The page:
Allestree Library

Richard Allestree (1621-1681) and the Allestree Library

Richard Allestree was born in Shropshire, and educated at the free school in Coventry before he came up to Christ Church in 1637. After only six months his potential was recognised by Dean Samuel Fell and Richard Busby, his tutor, and Allestree was elected to a Studentship which entitled him to a regular stipend and a position for life. Soon after he graduated BA, Allestree joined the Royalist army and served throughout the Civil War. He is renowned for trying to save many of the college’s treasures from the Parliamentary forces. After the fall of Charles I, however, and the arrival of the Parliamentary Visitors in the city to whom Allestree refused to submit, he was expelled from the University. In 1660, he returned to Oxford and was made a canon of Christ Church. With John Fell, son of Samuel, and John Dolben, Allestree set about putting Christ Church back onto an even footing after the years of turmoil. He was the first to move into the new north wing of Tom Quad when it was completed in 1665.

In 1663, Allestree was appointed Regius Professor of Divinity. He was a noted scholar and conservative, anxious not to permit the propounding of any doctrines which might create controversy, but tolerant. For a man who had served in the army throughout the Civil War and seen the horrors of faction first-hand, this stance is not surprising.

Allestree died in January 1681, and left in his will his library of around 3500 to the University of Oxford for the use of the Regius Professors of Divinity. As the professorship is attached to a canonry at Christ Church, the books have always been kept here in a small room over the cathedral cloister set up specifically for them. In 1946, Christ Church formally took over the collection from the University.

There is a bias towards theology, but there are many other subjects, including classics, science, medicine, mathematics, and patristics. As a discrete collection, Allestree’s library is fascinating in many ways.

In addition, there are 138 books formerly owned by Henry Hammond (1605-1660), and the parochial library of Wotton-under-Edge, Gloucestershire, deposited here for safekeeping. These latter volumes, about 300 chiefly seventeenth-century theological works with a bias towards Oriental studies, were originally left to Wotton by John Okes (d. 1710), a St. Edmund Hall man. Many of the books bear the names of members of the Cholmondely family, who held the patronage of Okes' living at Whitegate, Cheshire, which he held from 1665 till deprived as a non-juror in 1689.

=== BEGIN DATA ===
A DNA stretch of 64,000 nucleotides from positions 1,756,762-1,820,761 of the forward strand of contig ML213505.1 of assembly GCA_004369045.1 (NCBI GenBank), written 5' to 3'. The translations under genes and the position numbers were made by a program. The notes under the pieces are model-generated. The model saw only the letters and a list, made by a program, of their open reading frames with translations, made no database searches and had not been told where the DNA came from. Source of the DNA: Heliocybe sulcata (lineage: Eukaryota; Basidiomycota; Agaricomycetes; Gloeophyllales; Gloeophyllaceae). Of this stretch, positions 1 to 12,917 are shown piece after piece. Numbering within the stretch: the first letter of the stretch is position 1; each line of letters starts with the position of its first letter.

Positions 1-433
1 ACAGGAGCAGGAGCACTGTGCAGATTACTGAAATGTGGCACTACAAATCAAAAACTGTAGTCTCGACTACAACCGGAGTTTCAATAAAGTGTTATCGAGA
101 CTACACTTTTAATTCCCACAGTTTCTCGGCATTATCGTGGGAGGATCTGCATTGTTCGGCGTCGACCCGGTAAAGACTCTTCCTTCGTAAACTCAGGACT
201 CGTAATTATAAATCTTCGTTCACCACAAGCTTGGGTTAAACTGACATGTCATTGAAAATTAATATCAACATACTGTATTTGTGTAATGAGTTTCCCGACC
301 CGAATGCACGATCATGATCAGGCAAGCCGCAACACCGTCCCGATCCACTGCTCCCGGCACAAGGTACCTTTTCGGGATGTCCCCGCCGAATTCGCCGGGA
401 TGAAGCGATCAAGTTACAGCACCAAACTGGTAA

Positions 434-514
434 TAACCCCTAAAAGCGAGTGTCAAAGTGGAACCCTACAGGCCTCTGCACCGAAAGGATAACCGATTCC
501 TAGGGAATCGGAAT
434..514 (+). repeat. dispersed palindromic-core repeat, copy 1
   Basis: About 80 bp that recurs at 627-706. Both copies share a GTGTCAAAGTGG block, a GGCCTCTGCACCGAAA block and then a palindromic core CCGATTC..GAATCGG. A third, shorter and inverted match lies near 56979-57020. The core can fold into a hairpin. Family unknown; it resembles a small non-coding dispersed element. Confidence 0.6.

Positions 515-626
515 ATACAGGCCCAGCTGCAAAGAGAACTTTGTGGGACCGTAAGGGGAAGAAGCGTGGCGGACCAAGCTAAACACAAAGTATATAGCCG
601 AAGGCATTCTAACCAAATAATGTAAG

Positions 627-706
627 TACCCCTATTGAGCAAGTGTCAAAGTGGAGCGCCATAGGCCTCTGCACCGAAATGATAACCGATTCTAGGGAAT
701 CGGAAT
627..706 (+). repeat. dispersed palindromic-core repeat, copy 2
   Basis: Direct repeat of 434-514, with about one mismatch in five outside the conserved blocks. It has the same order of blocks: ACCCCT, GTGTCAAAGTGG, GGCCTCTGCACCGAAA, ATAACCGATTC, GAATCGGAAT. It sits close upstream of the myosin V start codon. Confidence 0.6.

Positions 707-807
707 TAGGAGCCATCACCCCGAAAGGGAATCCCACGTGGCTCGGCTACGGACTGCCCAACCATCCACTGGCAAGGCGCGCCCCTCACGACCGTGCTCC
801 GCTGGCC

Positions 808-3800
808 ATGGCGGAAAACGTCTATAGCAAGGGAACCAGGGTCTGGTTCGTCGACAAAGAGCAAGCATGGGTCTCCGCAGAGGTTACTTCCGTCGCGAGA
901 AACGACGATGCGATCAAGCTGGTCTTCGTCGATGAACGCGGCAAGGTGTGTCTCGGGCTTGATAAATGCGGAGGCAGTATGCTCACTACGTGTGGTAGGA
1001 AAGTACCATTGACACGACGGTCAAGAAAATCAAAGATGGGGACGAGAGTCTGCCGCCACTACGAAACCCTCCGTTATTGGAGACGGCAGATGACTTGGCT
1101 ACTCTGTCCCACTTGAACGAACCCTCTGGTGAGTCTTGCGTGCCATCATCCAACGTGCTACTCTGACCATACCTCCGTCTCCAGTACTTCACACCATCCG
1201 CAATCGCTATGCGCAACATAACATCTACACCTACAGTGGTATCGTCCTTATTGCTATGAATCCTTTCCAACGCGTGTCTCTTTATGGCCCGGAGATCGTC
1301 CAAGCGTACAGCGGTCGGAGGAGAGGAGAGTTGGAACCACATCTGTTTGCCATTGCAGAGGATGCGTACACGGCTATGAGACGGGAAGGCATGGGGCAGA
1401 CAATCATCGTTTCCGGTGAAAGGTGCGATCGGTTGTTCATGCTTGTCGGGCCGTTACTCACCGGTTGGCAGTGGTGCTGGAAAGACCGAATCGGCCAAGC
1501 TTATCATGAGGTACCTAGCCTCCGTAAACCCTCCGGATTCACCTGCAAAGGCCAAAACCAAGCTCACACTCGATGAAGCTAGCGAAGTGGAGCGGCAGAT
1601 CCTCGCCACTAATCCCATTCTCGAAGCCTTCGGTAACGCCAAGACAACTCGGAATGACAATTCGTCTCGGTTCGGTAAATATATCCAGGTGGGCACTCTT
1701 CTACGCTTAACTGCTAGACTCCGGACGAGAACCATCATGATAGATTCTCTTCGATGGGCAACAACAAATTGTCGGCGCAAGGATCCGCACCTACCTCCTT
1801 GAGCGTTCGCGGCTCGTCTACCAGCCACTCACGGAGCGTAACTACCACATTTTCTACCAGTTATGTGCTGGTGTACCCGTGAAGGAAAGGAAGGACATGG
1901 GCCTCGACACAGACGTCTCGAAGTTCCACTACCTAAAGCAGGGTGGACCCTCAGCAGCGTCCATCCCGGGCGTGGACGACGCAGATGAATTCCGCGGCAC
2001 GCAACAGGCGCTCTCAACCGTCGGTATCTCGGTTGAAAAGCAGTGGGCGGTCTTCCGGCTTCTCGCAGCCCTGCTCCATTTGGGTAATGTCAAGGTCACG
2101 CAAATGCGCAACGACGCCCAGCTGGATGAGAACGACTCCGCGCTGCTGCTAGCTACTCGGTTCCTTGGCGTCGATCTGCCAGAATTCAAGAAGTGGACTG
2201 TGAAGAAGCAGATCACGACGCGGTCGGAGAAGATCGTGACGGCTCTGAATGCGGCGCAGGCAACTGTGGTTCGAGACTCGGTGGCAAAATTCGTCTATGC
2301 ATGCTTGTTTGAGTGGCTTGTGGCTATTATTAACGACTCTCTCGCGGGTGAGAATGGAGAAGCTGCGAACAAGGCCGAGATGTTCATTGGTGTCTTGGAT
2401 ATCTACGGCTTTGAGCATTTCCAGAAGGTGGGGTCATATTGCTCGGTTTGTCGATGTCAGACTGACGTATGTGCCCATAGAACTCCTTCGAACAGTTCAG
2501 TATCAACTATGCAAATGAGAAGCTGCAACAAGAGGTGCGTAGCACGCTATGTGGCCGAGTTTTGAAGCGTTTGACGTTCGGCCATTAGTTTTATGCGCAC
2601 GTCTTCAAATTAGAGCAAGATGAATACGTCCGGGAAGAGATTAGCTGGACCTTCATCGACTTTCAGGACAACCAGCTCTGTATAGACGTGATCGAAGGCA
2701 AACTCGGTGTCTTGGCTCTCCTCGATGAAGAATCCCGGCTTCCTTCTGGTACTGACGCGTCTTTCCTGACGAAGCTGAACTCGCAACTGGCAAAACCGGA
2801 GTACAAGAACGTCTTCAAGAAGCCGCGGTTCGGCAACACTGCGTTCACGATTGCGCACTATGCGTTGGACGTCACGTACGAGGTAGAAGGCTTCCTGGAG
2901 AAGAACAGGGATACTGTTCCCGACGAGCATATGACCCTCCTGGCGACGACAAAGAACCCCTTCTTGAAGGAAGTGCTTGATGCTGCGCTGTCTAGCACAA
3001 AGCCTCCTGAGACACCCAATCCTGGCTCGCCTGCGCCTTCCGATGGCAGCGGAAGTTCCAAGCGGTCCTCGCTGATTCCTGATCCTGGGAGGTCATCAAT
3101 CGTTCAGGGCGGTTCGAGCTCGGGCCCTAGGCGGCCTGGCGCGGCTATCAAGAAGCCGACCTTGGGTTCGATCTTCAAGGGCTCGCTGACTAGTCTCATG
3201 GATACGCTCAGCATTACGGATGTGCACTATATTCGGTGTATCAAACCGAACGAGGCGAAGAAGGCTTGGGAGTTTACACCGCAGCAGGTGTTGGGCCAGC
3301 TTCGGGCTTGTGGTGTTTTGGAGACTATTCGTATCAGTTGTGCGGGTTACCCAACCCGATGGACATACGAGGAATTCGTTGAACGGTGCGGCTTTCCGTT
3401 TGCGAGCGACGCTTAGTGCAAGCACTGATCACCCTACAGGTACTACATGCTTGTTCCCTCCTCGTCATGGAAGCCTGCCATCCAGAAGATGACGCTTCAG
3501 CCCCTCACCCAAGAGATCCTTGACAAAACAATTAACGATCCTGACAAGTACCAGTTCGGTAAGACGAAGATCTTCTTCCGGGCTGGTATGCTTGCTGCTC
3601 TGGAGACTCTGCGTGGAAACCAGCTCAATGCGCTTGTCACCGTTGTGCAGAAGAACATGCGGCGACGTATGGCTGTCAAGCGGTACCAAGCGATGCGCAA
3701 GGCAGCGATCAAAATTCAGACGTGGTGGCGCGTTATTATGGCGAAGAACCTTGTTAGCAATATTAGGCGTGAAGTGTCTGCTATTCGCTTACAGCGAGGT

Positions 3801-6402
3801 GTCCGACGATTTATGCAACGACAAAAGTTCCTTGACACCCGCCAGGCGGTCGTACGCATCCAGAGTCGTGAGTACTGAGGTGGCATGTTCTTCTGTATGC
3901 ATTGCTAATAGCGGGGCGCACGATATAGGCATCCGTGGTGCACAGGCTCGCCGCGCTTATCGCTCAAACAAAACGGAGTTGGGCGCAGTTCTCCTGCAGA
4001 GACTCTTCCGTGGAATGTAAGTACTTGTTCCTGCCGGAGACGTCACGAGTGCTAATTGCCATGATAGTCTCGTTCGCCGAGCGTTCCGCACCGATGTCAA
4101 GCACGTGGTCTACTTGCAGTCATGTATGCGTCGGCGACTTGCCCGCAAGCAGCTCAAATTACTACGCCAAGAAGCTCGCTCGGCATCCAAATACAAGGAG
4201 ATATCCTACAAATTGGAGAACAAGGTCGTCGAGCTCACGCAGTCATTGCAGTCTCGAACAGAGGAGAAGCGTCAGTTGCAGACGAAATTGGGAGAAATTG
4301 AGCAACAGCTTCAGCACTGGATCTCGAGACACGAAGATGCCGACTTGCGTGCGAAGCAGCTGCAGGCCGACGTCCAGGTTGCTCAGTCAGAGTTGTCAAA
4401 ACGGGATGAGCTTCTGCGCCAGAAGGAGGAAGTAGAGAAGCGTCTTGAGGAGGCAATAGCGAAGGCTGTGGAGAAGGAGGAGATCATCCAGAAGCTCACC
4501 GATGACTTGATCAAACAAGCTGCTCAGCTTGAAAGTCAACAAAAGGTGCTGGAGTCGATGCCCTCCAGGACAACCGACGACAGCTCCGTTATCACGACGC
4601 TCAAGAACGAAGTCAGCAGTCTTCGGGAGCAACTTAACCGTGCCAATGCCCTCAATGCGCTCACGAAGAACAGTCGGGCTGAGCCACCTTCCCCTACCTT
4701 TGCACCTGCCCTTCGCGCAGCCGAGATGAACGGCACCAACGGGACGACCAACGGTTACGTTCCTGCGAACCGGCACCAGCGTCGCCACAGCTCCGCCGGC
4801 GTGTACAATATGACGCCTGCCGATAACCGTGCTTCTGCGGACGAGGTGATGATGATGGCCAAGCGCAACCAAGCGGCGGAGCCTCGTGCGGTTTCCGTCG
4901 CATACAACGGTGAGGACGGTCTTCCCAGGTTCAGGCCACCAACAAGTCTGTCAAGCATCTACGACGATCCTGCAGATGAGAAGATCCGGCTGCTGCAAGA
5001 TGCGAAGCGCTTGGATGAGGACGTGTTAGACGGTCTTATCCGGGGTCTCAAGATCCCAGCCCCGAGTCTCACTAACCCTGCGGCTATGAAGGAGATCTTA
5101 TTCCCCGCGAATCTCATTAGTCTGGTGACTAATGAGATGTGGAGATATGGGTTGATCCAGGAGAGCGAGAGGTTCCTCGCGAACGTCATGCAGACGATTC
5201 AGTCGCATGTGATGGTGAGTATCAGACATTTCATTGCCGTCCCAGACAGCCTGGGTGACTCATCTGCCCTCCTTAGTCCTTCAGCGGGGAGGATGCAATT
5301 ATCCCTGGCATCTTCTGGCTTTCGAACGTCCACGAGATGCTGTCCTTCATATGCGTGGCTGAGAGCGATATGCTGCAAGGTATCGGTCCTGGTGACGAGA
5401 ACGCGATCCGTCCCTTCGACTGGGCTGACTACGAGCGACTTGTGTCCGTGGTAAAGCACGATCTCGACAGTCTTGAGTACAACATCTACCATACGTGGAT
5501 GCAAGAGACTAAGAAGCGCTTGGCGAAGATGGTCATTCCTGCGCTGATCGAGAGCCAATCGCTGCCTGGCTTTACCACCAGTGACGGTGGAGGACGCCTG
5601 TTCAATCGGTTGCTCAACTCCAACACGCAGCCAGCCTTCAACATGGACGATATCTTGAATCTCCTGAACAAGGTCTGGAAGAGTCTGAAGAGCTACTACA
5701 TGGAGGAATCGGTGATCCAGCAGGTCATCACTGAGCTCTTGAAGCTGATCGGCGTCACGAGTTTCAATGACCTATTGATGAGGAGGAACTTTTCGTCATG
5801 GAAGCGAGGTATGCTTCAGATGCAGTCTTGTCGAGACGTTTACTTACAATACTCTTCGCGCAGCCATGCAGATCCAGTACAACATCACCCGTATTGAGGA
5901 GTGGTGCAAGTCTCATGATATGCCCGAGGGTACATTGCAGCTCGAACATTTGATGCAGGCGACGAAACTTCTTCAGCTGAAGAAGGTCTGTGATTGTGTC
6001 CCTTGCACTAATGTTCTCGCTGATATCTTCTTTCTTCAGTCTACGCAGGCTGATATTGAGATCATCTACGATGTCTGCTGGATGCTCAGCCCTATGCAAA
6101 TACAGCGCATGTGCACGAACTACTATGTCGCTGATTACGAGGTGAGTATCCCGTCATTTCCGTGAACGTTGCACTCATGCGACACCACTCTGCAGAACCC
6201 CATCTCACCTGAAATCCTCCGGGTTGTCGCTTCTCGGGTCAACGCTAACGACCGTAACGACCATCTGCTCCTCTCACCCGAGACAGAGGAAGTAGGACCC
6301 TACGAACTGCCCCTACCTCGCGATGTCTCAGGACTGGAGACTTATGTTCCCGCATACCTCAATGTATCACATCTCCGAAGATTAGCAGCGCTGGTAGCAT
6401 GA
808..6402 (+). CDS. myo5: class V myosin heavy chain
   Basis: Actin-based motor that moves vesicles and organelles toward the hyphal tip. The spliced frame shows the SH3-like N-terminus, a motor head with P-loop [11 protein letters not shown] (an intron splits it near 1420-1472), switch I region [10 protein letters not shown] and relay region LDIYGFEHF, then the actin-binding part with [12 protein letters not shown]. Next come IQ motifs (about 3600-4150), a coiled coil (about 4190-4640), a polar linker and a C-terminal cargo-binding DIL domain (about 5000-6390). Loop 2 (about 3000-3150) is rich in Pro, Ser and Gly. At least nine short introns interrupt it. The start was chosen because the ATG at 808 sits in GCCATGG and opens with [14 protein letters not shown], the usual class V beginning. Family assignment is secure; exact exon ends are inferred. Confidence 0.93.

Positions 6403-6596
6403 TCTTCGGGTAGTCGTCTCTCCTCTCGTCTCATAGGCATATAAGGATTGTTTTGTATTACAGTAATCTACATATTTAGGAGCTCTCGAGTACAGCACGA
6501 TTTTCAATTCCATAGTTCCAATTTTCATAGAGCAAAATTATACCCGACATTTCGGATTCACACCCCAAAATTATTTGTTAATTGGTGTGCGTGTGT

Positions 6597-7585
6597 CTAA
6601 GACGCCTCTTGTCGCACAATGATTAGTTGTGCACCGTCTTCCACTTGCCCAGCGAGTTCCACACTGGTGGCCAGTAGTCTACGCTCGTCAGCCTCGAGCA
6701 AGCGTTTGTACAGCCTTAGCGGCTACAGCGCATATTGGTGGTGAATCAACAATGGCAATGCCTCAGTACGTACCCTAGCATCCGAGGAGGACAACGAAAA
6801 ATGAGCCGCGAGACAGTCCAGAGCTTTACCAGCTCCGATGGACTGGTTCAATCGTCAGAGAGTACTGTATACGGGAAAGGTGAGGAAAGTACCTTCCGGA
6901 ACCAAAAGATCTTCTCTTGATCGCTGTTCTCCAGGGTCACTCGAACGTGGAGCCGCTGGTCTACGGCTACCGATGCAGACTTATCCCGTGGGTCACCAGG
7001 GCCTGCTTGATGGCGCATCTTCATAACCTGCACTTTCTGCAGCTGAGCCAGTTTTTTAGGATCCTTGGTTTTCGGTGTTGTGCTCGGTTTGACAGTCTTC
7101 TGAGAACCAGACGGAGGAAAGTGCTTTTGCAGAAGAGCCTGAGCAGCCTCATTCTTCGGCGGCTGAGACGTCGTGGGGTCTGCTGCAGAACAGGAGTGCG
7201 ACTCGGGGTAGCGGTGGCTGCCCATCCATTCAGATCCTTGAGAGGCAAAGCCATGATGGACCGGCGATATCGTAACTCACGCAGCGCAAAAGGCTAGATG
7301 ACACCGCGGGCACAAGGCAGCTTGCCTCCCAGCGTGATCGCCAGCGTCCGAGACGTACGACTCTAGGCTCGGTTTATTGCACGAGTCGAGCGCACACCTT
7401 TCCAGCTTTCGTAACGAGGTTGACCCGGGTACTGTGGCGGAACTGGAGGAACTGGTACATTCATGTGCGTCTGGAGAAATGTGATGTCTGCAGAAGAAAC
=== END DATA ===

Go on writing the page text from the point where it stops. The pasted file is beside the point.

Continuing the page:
Until recently, however, the little room, probably of medieval origin but fitted up as the Allestree Library as soon as the bequest arrived, in which the books have been kept has been in a rather sorry state, prone to huge fluctuations in temperature and humidity which caused mould and mildew. Some books showed signs of being meals for book-worms and silverfish. It was rather grubby, and in need of a professional deep-clean and redecoration. Some of the shelving was unsuitable for the storage of rare books. And the floor, which is made up of a wonderful collection of medieval tiles, cried out for proper recording and preservation.

Now, however, in April 2012, a project for the refurbishment of the Allestree Library has been completed, thanks to grants from the Marc Fitch Trust, from Christ Church alumni, and from the Governing Body. A new heating and dehumidification system has been installed which has created steady conditions and a vastly-improved environment for the books; old shelving against damp, cold walls has been removed and replaced with new, made-to-measure bookcases; the books have all been cleaned and preparations made for the most damaged to be conserved and boxed; and the previously unknown medieval tiles are to be recorded and published for the first time.

The images of the medieval tiles in the Allestree Library are now all reproduced on Paving-Tile watercolours Online, which is hosted by the Ashmolean Museum..

For further information about the Allestree Library there are two detailed articles, 'Time capsule under restoration' and 'Medieval tiles in the Allestree Library' (pp.15-17)  in the Hilary 2011 issue of the library journal: